The idea that the Bible gives us enough information to exactly date the creation of the heavens and the earth is held by many people. Traditional Judaism holds the year 2000 is 5
,780 years after the creation of the universe. In the seventeenth century the Irish Archbishop James Ussher put the date of creation in the year 4004 B.C.
Based Upon Genealogies
These attempts to date creation were based mainly on the genealogies of Genesis 5
. When the different ages of the men in those genealogies were added up, they believed the result was the number of years between Adam and Abraham. Figuring backward from the time of Christ (in the case of Christians) the year 4004 B.C. was arrived at.
There are two main problems with doing this. First, the genealogies in the Scripture are not complete - there are gaps in them. This can be seen as follows.
In Matthew chapter 1 we read of the following people in the genealogy of Jesus.
and to Asa was born Jehoshaphat; and to Jehoshaphat, Joram; and to Joram, Uzziah; and to Uzziah was born Jotham; and to Jotham, Ahaz; and to Ahaz, Hezekiah (Matthew 1:8,9)
After Uzziah (or Ahaziah) we have Jotham. Yet when we read 1 Chronicles 3:10-12
, we discover that there are three generations that are omitted by Matthew - Joash, Amaziah, and Azariah.
Now Solomon's son [was] Rehoboam, Abijah [was] his son, Asa his son, Jehoshaphat his son, Joram his son, Ahaziah his son, Joash his son, Amaziah his son, Azariah his son, Jotham his son
Although Matthew lists Jotham after Uzziah (or Azariah) the writer of 1 Chronicles adds three different names. Therefore Matthew's genealogy is selective - it is not a complete list of everyone in the line of Jesus.
There is another example in 1 Chronicles 26:24
that biblical genealogies are sometimes incomplete. The writer gives a list of officers that were appointed when David made Solomon king in his place. This occurred approximately 970 B.C. In the list we read the following.
Shebuel the son of Gershom, the son of Moses, was officer over the treasures (1 Chronicles 26:24).
Gershom was one of the actual sons of Moses (Exodus 2:22
). He was born before the children of Israel left Egypt. This occurred approximately 1445 B.C. Yet Shebuel, living in 970 B.C., is called Gershom's son. There are approximately ten generations that would have existed between Gershom (before 1440 B.C) and Shebuel (970 B.C). This is another example of the biblical genealogies being selective, not complete.
Genealogies In Genesis
Since we know that other biblical genealogies contain gaps, it is possible that the genealogies in Genesis 5
also contain some gaps. If this is the case, then it is impossible to calculate the exact number of years from Adam to Abraham. We simply do not know how many people lived, and how much time elapsed between the creation of Adam and the time of Abraham. Therefore the exact time in which Adam lived can never be known.
Not Part Of First Day
The next problem in attempting to date the age of the earth is the assumption that Genesis 1:1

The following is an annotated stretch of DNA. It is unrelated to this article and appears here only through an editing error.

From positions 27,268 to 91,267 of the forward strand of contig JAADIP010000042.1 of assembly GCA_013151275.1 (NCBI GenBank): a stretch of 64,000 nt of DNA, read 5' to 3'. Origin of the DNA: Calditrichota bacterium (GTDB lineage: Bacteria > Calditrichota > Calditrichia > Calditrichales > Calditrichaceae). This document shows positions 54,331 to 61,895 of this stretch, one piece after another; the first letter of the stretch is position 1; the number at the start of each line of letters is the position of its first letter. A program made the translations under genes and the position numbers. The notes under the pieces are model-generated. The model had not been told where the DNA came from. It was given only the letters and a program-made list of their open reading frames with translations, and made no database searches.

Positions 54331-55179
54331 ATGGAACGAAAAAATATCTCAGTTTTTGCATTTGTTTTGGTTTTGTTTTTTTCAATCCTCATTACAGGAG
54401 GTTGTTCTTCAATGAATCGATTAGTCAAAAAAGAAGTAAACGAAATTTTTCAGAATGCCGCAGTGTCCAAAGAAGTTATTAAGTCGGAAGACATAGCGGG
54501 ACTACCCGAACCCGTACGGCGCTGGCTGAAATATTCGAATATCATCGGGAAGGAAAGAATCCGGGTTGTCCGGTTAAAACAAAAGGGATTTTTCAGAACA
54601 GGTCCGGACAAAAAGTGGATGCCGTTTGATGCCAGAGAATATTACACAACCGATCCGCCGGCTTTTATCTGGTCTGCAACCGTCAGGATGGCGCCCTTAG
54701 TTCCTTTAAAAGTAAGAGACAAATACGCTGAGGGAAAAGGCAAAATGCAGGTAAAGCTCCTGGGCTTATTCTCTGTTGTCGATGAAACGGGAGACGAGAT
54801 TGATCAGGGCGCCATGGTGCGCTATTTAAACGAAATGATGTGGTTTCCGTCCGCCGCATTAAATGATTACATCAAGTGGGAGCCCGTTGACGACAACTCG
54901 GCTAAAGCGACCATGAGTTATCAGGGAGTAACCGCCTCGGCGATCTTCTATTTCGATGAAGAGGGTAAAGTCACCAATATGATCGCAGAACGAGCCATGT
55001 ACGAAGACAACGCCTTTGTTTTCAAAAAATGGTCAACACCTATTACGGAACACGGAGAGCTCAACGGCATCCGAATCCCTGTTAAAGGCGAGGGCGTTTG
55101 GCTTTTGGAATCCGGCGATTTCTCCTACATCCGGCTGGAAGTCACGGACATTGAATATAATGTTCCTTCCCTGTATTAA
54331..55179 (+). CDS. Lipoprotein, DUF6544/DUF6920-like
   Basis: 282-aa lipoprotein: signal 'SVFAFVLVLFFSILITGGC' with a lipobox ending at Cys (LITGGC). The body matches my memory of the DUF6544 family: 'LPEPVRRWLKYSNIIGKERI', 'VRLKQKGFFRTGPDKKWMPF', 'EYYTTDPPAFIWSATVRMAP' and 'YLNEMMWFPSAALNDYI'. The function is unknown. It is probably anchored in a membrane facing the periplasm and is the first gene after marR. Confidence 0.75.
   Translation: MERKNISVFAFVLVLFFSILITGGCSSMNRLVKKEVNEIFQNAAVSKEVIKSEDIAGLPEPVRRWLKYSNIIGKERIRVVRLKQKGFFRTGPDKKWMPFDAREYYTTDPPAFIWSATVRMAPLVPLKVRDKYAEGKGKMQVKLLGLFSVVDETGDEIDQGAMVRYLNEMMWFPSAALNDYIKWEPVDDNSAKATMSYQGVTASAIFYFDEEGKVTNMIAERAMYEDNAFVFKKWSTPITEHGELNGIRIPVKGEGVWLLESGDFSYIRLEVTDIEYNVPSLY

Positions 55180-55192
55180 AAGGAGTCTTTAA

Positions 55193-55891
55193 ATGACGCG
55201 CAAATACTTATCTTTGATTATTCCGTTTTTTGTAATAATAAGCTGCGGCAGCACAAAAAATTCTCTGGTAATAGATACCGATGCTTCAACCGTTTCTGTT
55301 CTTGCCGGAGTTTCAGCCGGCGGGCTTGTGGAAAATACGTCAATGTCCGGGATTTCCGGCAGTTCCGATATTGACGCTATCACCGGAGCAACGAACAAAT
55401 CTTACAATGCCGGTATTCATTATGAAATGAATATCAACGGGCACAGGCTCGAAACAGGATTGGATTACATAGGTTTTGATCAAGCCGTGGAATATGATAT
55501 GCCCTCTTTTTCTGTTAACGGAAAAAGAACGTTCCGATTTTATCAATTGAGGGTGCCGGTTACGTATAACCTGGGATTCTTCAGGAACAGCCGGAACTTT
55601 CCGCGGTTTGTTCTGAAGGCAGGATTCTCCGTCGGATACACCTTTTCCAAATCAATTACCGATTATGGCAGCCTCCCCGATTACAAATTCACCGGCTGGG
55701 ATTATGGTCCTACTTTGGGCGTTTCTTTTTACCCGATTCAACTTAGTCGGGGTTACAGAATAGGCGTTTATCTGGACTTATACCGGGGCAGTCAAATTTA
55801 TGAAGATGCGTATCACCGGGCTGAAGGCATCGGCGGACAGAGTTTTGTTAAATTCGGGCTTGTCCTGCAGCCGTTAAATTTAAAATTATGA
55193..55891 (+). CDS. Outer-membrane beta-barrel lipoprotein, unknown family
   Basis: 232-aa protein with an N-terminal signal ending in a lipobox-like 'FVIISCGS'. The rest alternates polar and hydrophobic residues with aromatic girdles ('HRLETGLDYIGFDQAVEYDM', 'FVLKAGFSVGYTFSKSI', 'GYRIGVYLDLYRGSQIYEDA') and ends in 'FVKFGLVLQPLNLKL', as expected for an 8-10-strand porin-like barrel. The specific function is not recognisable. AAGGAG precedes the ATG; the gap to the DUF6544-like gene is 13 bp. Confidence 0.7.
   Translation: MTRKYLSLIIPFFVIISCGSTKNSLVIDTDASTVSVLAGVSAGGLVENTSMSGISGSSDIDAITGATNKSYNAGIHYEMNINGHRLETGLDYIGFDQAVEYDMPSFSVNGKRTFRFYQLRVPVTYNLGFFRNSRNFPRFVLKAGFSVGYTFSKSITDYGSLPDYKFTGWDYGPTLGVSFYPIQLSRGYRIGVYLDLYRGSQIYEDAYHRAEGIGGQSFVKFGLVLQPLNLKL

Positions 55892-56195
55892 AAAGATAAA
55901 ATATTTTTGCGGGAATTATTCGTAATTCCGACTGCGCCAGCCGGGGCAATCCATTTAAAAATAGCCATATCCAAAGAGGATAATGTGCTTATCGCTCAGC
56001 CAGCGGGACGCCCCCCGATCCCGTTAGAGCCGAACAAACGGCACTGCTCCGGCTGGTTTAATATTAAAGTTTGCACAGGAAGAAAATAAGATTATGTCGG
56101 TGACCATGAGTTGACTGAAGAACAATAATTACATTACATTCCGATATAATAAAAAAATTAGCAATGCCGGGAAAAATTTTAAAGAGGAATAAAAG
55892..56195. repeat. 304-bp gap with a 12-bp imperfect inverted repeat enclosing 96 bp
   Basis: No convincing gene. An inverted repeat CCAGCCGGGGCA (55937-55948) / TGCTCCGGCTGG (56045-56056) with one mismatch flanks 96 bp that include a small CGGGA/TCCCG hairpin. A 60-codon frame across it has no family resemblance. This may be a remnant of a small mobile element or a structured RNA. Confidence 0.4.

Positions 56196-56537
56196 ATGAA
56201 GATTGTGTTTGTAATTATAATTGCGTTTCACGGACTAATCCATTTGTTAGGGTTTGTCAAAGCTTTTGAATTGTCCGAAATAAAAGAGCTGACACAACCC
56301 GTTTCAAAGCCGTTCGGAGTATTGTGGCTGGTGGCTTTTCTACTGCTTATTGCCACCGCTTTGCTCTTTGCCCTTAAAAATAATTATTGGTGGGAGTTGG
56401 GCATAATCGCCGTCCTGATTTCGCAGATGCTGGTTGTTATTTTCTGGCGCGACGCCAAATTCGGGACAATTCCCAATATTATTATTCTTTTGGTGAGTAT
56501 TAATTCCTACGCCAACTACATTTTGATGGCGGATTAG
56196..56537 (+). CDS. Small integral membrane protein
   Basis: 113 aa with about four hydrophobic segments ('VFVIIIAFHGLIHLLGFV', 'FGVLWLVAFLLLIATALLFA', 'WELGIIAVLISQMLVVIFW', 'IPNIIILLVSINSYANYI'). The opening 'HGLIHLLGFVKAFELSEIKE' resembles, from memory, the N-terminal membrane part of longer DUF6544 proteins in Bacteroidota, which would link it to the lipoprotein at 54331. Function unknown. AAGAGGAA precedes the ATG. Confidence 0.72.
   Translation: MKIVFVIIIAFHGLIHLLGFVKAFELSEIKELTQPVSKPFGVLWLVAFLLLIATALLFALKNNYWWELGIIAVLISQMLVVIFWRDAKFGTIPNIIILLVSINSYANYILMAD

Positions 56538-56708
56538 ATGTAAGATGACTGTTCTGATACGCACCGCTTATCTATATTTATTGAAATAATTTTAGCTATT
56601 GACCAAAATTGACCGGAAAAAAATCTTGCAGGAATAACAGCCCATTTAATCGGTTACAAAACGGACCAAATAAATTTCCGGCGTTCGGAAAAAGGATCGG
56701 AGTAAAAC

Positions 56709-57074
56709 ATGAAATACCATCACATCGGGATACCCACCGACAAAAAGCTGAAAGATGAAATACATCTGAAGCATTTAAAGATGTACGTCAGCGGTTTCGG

is part of the first day of creation. This verse may be more of a general statement of what God did in the beginning. It may not be part of Day one of creation. If this is the case, then it is impossible to date when the heavens and earth were created. Since the creation of the heavens and earth is purposely not dated, we should give up any attempt to date the age of the earth and the universe from Scripture.
Furthermore, the Hebrew text of Genesis 1:5
merely says there was evening and there was morning, day one. While it can be translated first day this is not necessarily the case. When the word first is used in English translations it implies nothing preceded this day. Yet this is not necessarily the idea behind the Hebrew phrase. It could simply mean one day without commenting, one way or the other, if anything preceded it. Consequently the phrase translated one day in the first chapter of Genesis does not necessarily mean that this was the first day of creation.
General Date Known?
While no one can know the exact date of the earth and universe, it is argued that the general age of the earth can be known. The earth was created very recently in six literal days, and it is thousands, not millions or billions, years old. Although there may be gaps in the genealogies in Genesis, these gaps are not for millions of years.
In the two biblical examples given where genealogies do contain gaps, there is, at the most, only 510 years between the two names. Consequently, the biblical evidence is that Adam appeared several thousand years ago, not several million years ago. Therefore the earth can be dated to a general, though not a specific, time frame.
We do not have any specific date from Scripture as to exactly when the heavens and the earth were created. This matter is left silent by the writers of God's Word. Furthermore, there are problems with gaps in the genealogies. This does not allow us to come up with any specific dates. In addition, there the question as to whether Genesis 1:1
is part of the first day of creation. All of these factors eliminate the possibility of arriving at an exact date of Adam's creation.
Since the Bible does not list any date with respect to the original creation, we should be careful in our insistence as to the age of the earth and the universe.
It is possible that we can generally date the earth and universe as relatively recent based on a literal understanding of the first chapter of Genesis. The question remains, Is this what the writer of Genesis intended the biblical account of creation to be understood? Bible-believers today till remain divided over this issue.